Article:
Reshuffle: When will the government be complete?

Made up of 14 ministers, Gabriel Attal's government is incomplete.

Reshuffle: When will the government be complete?

Made up of 14 ministers, Gabriel Attal's government is incomplete. A week after the start of the reshuffle, the names of the delegate ministers and secretaries of state are still awaited.

Appointed Prime Minister, Gabriel Attal took two days and numerous interviews with Emmanuel Macron to put his government in place. A lot of negotiations were necessary for the few changes announced on January 11, all the heavyweights of the executive having been kept in their respective ministries. But it is clear that the rare changes have caused a lot of ink to be spilled: the appointment of Rachida Dati to Culture, that of Catherine Vautrin, another Sarkozyist, to a super ministry bringing together Labor, Health and Solidarity and finally the attribution of the Ministry of National Education to the Minister of Sports, Amélie Oudéa-Castera.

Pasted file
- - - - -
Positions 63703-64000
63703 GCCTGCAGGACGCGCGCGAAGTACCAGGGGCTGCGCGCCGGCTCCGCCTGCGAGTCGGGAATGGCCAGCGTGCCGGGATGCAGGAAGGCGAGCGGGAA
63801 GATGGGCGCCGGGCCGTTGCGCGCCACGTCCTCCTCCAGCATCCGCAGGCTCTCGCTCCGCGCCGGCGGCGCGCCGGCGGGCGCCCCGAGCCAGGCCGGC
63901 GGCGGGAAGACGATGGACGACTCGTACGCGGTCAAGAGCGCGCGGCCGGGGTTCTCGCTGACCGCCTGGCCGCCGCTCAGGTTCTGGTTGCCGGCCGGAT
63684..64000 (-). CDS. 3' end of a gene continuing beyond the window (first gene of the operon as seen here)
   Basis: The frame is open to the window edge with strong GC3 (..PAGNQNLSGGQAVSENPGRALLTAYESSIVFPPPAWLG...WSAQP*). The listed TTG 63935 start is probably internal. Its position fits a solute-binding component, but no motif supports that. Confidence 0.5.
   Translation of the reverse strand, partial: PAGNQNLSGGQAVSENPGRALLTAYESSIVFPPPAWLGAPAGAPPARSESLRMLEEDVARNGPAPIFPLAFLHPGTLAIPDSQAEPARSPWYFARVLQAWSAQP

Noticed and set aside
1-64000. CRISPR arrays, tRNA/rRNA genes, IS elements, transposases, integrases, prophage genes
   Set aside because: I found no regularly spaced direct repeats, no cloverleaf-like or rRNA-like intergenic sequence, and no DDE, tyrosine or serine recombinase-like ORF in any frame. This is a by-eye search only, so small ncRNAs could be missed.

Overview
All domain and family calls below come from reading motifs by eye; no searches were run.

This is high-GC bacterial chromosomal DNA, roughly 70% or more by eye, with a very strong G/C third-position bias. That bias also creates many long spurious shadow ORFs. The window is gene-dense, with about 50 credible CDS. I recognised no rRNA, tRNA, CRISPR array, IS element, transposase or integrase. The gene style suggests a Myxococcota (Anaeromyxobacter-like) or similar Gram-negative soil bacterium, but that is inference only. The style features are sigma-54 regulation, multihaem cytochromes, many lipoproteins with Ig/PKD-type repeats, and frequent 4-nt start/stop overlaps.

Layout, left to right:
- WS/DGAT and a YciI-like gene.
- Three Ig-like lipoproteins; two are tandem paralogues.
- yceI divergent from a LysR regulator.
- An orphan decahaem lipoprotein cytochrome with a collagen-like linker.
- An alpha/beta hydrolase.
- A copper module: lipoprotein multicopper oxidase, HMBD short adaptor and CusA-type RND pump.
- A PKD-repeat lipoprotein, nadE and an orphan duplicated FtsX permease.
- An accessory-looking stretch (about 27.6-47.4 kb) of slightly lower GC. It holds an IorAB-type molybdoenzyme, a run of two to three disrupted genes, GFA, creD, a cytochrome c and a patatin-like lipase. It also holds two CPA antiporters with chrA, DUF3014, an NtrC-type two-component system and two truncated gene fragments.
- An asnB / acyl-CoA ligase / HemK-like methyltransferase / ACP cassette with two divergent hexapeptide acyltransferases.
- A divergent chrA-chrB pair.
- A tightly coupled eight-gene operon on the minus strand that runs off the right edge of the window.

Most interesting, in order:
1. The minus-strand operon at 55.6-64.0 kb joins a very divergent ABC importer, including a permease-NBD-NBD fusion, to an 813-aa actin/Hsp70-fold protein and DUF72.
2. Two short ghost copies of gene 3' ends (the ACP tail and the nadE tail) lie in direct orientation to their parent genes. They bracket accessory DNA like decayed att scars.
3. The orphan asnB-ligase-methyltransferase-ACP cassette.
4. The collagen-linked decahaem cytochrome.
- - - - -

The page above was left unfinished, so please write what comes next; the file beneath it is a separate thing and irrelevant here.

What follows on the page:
Only a handful of changes and an incomplete government more than a week after the start of the reshuffle and the appointment of Gabriel Attal to Matignon. However, the announcement of the first half of the government was already long overdue and it only concerned 11 ministers and 3 essential delegated ministers (spokesperson, relations with Parliament and gender equality). Although the Prime Minister has stated that he wants a tighter government, there are still around fifteen Secretaries of State to be appointed.

The date of the continuation, and end, of the reshuffle is therefore still unclear, like its composition. However, some rumors persist on this point and according to some of Elisabeth Borne's ministers could remain in the government, but in other positions. Example with Agnès Pannier-Runacher: the Minister of Energy Transition could be Secretary of State in charge of Health to support Catherine Vautrin. Roland Lescure, former Minister of Industry, could be in charge of Energy in Bruno Le Maire's enlarged Bercy. The Minister of the Economy would also like to retain several ministers such as Jean-Noël Barrot in Digital, Olivia Grégoire who was in charge of small and medium-sized businesses or even Thomas Cazenave in Public Accounts.

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